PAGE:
Certain objects whether because of their physical properties or because of the purpose for which they are used are often endowed with symbolic meaning. A mirror is an example of the former while a key is that of the latter. These objects acquire great significance in occult and magical practices as a way of helping a person ‘see’ something special or divine some hidden meaning. One of the most widely-depicted images of this practice in popular media is that of a gipsy woman wearing a headscarf and telling fortunes for her clients by means of a crystal ball. Though the garish details may have been recent additions, the practice actually refers to a very old form of divination known as crystallomancy.
Crystallomancy or crystal-gazing is a form of divination that uses a crystal to carry out readings and predictions. Strictly speaking any crystal on which the seer is properly focused can be used for divination and it need not be in the shape of a ball. During the act of crystal-gazing the seer may perceive images or shapes which are supposed to provide answers to questions that the seer him/herself has or someone else has on whose behalf the seer has been performing crystallomancy. In this sense crystallomancy is a form of scrying which involves looking into any polished surface and gleaning hidden meanings from the reflections or images. Scrying however can take on many forms, ranging from looking into a pool of water, or a mirror to gazing on a crystalline surface. Crystallomancy though is a more refined and specific form of divination. The energies of the crystal resonate with the energies of the reader till his/her psychic abilities are sharpened and he/she can look into the past, future and present.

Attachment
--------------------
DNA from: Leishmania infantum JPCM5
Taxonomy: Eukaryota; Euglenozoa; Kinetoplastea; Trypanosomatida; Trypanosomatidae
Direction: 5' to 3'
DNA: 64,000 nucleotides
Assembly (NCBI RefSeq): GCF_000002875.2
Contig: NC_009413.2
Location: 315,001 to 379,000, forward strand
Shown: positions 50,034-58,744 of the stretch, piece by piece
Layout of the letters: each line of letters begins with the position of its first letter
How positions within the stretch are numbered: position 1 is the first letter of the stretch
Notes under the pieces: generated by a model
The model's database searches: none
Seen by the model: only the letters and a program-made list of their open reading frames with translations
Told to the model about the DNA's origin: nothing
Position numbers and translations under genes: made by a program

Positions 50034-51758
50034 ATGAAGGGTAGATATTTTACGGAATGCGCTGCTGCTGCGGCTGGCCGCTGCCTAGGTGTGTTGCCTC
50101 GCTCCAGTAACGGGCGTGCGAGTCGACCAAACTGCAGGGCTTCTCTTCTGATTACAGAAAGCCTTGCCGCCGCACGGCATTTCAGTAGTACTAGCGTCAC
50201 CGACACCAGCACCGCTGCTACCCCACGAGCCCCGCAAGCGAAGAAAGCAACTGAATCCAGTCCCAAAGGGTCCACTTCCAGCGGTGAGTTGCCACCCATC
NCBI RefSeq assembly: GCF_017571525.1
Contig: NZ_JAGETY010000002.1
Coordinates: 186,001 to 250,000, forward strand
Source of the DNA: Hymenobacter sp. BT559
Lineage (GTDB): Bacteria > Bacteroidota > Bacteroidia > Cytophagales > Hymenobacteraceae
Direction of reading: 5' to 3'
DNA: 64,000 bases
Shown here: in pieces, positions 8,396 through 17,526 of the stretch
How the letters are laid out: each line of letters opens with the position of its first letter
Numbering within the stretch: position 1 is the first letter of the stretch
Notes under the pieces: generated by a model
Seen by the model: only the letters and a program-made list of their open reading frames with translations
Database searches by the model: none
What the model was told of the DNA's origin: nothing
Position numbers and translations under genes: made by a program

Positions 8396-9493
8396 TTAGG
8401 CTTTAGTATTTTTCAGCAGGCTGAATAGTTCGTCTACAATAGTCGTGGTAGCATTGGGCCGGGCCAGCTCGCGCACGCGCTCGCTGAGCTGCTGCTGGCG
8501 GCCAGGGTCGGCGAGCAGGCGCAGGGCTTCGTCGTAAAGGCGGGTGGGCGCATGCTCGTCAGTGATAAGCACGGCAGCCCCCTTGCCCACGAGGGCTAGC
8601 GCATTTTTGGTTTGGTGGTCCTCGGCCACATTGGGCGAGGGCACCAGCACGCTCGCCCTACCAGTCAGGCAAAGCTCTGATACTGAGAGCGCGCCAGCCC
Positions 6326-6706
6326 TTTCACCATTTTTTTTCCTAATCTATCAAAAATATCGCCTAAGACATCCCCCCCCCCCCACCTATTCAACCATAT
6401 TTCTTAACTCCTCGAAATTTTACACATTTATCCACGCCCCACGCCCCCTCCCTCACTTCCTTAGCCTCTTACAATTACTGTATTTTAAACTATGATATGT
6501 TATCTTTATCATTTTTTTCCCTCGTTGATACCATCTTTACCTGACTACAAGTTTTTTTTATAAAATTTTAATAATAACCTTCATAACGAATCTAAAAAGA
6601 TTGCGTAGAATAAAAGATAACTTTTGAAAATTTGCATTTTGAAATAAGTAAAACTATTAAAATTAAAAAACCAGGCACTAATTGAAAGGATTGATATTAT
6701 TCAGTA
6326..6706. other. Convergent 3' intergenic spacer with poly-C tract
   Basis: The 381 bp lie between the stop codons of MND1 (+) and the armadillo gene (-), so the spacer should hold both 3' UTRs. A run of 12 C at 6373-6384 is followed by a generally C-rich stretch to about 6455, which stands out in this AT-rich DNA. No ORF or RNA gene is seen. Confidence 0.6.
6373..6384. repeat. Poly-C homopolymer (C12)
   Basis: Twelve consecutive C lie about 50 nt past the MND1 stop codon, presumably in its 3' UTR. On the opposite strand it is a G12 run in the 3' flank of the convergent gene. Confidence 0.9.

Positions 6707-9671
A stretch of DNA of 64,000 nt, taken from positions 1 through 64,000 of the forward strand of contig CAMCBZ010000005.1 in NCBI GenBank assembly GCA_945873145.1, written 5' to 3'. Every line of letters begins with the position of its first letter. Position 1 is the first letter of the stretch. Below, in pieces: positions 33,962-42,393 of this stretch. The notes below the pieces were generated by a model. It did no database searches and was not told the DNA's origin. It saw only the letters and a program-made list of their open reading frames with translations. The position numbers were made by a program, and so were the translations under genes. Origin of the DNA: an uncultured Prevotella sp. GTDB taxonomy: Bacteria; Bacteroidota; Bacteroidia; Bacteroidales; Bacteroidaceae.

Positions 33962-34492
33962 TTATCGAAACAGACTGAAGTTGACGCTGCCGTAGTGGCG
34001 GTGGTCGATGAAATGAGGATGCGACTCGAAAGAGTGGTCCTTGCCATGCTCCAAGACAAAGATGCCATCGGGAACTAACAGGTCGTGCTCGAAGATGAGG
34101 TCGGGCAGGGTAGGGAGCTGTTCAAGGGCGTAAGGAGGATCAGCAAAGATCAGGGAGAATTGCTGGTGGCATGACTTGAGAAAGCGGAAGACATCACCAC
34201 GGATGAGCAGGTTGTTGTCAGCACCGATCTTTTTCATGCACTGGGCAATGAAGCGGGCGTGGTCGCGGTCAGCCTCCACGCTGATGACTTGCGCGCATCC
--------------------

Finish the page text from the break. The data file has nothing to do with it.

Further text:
In common practice, a crystal ball is most often used. The size of ball preferred varies greatly among those who practice crystallomancy with some gazers using a "palm ball" of a few inches in diameter that is held in the hand and others choosing a larger ball mounted on a stand. Also there are various rules about how to keep a crystal ball. Most experts recommend buying it in person, and steeping it in moon light overnight or during a period of a full moon cycle. And when not in use, the crystal ball should preferably be covered with a black cloth and stored away. And yet there are some who steep the crystal ball in sunlight and keep them displayed out on their tables or altars to disperse the crystal's energy throughout the room.